Davos cross-post: The parties go on (because, you know, they were already paid for anyway)

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One of the major themes of the World Economic Forum this year and every year is “Full payment required in advance.” This, more than anything else, explains why the show is going on in somewhat inappropriate style here in the midst of global economic crisis. Sponsors’ dollars were already in, hotel rooms were already paid for and—perhaps most important—party locales were already booked before it became apparent to all that the global economy was collapsing. All this will almost certainly be different next January, leading to a much smaller, more sober event even if the economy is already recovering.

For now, though, the parties go on. As the FT’s Gideon Rachman writes:

I was expounding my theory that this is the party-free Davos to a colleague from The Economist, who then dismayed me by producing a vast folder of party invitations. So it appears there are lots of parties – I just haven’t been invited. My former colleague rather grandly picked out some of the B-list invitations he wouldn’t be using and tossed them my way – a German bank, an Indian newspaper, that kind of thing. Then he spotted a functionary from the Clinton Global Initiative, called him over and suggested that he invite the FT’s foreign-affairs columnist (me) to the CGI party in the Davos museum. The functionary looked at me for a moment and then said: “I’m afraid it’s a very restricted space.” Oh well, I’m going to a South African jazz party instead – and I won’t even have to gatecrash.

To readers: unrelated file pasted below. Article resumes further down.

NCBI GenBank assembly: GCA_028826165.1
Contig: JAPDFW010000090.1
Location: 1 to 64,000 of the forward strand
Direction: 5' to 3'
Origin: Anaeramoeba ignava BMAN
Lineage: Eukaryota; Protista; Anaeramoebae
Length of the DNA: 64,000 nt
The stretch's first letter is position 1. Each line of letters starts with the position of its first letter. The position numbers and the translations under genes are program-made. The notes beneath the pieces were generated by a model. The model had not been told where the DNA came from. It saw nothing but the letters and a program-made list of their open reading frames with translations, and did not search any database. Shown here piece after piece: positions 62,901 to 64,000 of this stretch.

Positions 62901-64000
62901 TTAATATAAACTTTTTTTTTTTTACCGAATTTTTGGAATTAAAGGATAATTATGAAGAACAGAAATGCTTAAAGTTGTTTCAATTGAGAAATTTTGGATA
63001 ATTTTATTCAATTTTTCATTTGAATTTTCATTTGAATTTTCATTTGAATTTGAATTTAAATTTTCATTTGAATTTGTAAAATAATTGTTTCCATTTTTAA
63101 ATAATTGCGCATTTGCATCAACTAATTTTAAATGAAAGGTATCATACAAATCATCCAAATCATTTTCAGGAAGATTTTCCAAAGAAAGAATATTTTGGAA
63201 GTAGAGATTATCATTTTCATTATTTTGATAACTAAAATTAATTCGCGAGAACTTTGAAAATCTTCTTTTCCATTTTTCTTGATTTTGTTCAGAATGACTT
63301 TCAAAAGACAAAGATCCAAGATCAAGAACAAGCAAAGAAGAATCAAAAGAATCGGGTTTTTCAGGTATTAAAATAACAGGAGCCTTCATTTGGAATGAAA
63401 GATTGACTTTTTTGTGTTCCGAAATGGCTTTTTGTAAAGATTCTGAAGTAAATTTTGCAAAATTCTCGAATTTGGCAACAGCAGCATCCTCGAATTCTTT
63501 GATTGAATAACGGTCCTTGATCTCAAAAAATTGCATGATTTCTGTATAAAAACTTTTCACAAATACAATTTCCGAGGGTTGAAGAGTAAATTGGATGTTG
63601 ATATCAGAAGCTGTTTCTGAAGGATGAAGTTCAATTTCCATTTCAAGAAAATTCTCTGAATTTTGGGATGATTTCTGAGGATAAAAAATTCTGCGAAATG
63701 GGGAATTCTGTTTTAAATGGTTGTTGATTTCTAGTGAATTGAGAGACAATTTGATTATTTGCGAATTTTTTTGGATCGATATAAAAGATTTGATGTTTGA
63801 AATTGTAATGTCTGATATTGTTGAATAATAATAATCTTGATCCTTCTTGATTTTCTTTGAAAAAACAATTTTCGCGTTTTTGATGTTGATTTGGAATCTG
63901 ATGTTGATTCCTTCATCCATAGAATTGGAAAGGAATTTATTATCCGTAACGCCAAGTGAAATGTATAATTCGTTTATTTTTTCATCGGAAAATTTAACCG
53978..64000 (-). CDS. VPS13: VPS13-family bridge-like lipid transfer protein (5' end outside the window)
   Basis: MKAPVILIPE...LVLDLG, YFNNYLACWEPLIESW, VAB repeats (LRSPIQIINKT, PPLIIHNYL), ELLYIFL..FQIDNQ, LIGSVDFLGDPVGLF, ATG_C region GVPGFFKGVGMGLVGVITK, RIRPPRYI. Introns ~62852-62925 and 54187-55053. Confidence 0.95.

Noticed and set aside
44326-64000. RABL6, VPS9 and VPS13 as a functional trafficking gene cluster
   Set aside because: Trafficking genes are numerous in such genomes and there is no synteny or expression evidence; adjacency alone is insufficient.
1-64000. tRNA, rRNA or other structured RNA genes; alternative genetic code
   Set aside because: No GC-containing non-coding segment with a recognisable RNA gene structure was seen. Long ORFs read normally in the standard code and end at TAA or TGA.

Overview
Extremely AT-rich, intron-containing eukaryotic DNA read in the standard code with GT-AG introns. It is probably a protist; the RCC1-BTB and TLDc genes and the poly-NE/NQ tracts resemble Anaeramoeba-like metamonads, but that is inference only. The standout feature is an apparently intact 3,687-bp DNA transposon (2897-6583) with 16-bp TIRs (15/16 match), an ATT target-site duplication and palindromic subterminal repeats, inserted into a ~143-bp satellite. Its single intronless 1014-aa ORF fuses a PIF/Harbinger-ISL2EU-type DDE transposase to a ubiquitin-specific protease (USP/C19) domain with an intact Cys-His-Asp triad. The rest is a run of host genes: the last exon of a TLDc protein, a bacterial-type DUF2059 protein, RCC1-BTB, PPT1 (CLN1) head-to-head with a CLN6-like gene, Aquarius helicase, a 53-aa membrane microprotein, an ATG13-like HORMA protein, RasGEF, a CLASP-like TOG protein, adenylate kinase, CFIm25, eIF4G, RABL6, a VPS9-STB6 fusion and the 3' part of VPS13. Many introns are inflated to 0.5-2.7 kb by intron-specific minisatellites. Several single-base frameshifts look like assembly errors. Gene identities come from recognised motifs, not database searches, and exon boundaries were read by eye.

I’m about at Rachman’s level of party access (I didn’t even know about the Clinton party), and I’ve still gotten invites to more events than I could ever attend. And I go to them, instead of sitting in my room blogging (or sleeping), mainly because there doesn’t seem to be any point in coming all this way if not to interact with interesting/famous/important/rich people in a different sort of context than journalists usually get to do.

Last night’s most surreal such interactions came at TIME’s cocktail party, a modest little event that by virtue of its location (in an art gallery on the way from the convention center to all the other parties) and its starting time (about an hour before all the other parties) briefly attracted a shockingly star-studded crowd. At one point, not long after Jimmy Wales had introduced me to Peter Gabriel, I was talking wonky stuff with Stanford economist Paul Romer when I realized that actor Jet Li was standing politely by waiting to be included in the conversation. So I asked him a question about his One Foundation, and that got things going.

What good does any of this do me and the shareholders of Time Warner? Not sure—although the TIME party’s turnout must have impressed any potential advertisers in the crowd (if there are any potential advertisers out there anymore) at least a little. In any case, I’ll be out again tonight, in part because of the sense that, after this week, the Davos party circuit may be in for a long hiatus.

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